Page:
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MARKETING MANAGEMENT

MARKETING ANALYTICS

Kotler

Keller

Organizational Environment

Includes all elements existing outside


the boundary of the organization that
have the potential to affect the
organization

Two Layers of the


External Environment

Task environment
General environment

Organizational
Environment

General Environment
Technological

Labor Market

Internal
Environment
Employees

Culture

Management
Suppliers

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Socioc

Le
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Customers

Competitors

Inter
natio
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Task Environment


1)
2)

Information
Information related to:
macro trends
micro effects
particular to their business
environment is constantly presenting new
opportunities and threats.
Marketers should continue monitoring and
adapting to that environment.
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Responsibility

falls to the company's marketers.

trend trackers and opportunity seekers.

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Evidence (s)
Marketers also have extensive information
about how consumption patterns vary across
countries.
the Swiss consume the most chocolate,
the Greeks eat the most cheese,
the Irish drink the most tea, and
the Austrians smoke the most cigarettes

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Why Information?

Companies with superior information enjoy a


competitive advantage.
The company can :
1) choose its markets better,
2) develop better offerings, and
3) execute better marketing planning

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Paths and Channels


Every firm must organize and distribute a
continuous flow of information to its marketing
managers.
Companies study their managers' information
needs and design marketing information
systems (MIS) to meet these needs.

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MIS
consists of:
people,
equipment, and
procedures to gather,
sort,
analyze,
evaluate, and
distribute needed, timely, and accurate information to
marketing decision makers.

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MIS has three components


internal records system, which includes
information on the order-to-payment cycle and sales
reporting systems;
2. marketing intelligence system, a set of procedures
and sources used by managers to obtain everyday
information about pertinent developments in the
marketing environment
3. marketing research system that allows for the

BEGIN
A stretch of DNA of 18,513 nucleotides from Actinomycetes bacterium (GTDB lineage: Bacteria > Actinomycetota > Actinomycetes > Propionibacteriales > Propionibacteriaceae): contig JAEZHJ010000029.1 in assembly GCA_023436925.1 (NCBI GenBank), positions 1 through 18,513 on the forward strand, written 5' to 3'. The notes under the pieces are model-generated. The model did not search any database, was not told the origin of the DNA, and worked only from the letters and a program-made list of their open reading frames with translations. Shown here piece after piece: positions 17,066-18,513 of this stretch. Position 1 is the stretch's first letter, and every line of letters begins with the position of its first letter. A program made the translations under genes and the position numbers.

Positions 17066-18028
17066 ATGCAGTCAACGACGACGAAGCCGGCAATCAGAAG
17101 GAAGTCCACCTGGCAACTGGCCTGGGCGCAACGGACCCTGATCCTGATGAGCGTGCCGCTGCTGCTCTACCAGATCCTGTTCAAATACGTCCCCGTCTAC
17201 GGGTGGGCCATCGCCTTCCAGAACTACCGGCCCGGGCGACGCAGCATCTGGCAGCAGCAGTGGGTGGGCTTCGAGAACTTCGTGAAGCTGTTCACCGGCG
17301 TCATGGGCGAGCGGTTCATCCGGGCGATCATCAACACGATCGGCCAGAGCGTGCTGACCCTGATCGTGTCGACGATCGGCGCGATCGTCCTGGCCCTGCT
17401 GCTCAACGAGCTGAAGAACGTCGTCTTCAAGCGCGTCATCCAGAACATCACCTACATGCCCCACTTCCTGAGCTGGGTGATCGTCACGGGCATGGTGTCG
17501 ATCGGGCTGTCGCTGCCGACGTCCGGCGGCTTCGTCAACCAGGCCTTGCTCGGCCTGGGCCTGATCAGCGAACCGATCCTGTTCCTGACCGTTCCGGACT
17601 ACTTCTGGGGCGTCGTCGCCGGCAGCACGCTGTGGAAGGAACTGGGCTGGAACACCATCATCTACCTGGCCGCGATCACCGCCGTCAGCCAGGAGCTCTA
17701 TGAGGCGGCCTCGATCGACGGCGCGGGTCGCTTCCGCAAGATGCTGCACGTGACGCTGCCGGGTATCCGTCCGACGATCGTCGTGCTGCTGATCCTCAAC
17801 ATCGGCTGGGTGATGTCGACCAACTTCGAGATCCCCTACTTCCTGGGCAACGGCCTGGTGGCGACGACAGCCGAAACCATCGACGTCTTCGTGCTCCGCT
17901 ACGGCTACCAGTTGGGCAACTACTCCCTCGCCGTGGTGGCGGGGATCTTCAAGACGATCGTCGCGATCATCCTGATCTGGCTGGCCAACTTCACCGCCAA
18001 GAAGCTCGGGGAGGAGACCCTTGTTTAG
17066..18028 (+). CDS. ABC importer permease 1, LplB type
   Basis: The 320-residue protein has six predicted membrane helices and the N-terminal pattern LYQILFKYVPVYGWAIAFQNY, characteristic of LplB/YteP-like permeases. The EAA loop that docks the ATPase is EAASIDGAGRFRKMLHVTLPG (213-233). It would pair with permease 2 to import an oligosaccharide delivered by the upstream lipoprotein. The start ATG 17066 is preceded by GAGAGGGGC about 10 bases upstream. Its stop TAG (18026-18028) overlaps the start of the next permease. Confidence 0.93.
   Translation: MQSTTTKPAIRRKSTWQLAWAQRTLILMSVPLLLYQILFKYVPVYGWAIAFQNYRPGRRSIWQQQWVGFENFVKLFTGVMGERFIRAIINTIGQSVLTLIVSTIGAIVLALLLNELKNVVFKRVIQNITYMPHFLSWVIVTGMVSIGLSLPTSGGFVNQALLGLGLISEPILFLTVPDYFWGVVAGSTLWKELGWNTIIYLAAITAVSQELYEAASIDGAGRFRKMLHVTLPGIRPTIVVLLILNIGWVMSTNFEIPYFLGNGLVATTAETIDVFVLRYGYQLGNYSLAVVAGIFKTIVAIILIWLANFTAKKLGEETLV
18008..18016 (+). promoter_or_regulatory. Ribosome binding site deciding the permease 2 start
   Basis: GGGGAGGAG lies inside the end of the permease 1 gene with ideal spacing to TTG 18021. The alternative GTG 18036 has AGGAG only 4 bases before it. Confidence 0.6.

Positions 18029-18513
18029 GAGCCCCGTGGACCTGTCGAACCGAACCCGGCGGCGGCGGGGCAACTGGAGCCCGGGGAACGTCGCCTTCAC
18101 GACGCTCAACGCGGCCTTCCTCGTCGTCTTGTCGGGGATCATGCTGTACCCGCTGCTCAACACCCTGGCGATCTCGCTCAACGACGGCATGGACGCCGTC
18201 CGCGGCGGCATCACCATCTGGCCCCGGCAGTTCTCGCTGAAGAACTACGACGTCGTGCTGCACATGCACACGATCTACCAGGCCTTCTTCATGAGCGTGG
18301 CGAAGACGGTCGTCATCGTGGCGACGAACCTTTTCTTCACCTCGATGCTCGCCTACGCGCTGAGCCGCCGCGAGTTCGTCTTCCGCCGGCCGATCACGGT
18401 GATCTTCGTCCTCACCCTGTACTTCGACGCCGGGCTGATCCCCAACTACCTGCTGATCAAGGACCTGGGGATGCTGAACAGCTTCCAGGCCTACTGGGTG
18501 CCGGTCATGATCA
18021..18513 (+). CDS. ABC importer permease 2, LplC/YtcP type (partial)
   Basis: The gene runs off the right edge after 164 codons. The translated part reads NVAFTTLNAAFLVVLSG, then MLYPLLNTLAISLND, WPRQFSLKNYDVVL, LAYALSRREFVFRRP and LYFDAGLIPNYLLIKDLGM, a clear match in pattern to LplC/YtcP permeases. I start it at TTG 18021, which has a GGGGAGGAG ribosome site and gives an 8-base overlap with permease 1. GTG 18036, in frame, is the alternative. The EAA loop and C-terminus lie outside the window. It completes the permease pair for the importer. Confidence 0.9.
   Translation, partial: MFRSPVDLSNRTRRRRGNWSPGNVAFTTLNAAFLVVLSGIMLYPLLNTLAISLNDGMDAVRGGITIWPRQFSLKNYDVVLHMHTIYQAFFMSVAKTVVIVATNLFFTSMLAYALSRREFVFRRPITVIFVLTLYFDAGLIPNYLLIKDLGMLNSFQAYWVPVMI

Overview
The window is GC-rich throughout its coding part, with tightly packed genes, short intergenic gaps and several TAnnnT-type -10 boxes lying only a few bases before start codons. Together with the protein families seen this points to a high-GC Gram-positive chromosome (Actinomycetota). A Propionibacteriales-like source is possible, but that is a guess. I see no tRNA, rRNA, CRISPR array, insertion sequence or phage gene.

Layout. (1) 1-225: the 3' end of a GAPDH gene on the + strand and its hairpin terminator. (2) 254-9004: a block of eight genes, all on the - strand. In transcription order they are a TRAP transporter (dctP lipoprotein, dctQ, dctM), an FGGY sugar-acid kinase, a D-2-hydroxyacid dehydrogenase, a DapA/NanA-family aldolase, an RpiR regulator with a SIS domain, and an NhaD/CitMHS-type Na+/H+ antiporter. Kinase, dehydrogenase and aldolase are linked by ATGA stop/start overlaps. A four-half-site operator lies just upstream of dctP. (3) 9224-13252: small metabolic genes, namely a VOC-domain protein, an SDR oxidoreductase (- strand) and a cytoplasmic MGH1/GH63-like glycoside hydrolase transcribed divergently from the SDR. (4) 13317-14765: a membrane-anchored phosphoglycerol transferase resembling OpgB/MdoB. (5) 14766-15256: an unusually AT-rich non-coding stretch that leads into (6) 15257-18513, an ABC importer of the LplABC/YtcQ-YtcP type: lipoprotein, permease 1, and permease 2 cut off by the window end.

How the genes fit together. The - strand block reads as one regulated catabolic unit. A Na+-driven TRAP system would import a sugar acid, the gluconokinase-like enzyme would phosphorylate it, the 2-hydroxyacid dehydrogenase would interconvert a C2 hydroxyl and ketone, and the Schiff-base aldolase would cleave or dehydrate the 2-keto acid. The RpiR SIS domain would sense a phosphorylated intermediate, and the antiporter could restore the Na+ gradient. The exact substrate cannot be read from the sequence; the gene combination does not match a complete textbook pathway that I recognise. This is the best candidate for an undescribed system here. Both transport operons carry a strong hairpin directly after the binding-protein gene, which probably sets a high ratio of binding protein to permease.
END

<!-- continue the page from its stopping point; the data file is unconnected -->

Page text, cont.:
systematic design, collection, analysis, and reporting
of data and findings relevant to a specific marketing
situation.
1.

MIS Probes for Information

What decisions do you regularly make?


What information do you need to make these decisions?
What information do you regularly get?
What special studies do you periodically request?
What information would you want that you are not getting
now?
What are the four most helpful improvements that could
be made in the present marketing information system?

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Internal Records
Marketing managers rely on internal reports on:
1. orders,
2. sales,
3. prices,
4. costs,
5. inventory levels,
6. receivables,
7. Payables
8. By analyzing this information, they can spot
important opportunities and problems.
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Internal Records
1.
2.
3.
4.

Order-to-Payment Cycle
Sales Information System
Databases, Warehousing, Data mining
Marketing Intelligence System

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Order-to-Payment Cycle
1.Customers and sales representatives fax or
e-mail their orders.
2.Computerized warehouses quickly fill these
orders.
3.The billing department sends out invoices as
quickly as possible.
using the Internet and extranets to improve
the speed, accuracy, and efficiency of the
order-to-payment cycle.
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Internal Records

Sales Information System


Marketing managers need timely and accurate reports on current sales.

Wal-Mart
knows the sales of each product by store and total each evening.
enables it to transmit nightly orders to suppliers for new shipments of
replacement stock.
Wal-Mart shares its sales data with its larger suppliers such as P&G and
expects P&G to re-supply Wal-Mart stores in a timely manner.
Wal-Mart has entrusted P&G with the management of its inventory.
Outsourcing

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Internal Records

Databases, Data Warehousing, and


Data Mining
companies organize their information in
databases:
1.customer databases,
2.product databases,
3.salesperson databases
Organizations combine data from the
different databases.
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customer database
customer database will contain every customer's:
1.
name,
2. address,
3. past transactions,
4. demographics and
5. psychographics (activities, interests, and
opinions) in some instances.

The PIZZA HUT Case


Pizza Hut claims to have:
the largest fast-food customer data warehouse in the world,
with 40 million U.S. householdsor between 40 and 50
percent of the U.S. market.
The millions of customer records are gleaned from point-ofsale transactions at its restaurants.
Pizza Hut can slice and dice data by:
favorite toppings, date of last order, or by whether you
order a salad with your pepperoni pizza. Using its data
Warehouse Miner, Pizza Hut has not only been able to
purge expensive duplicates from its direct-mail
campaigns, but can also target its marketing to find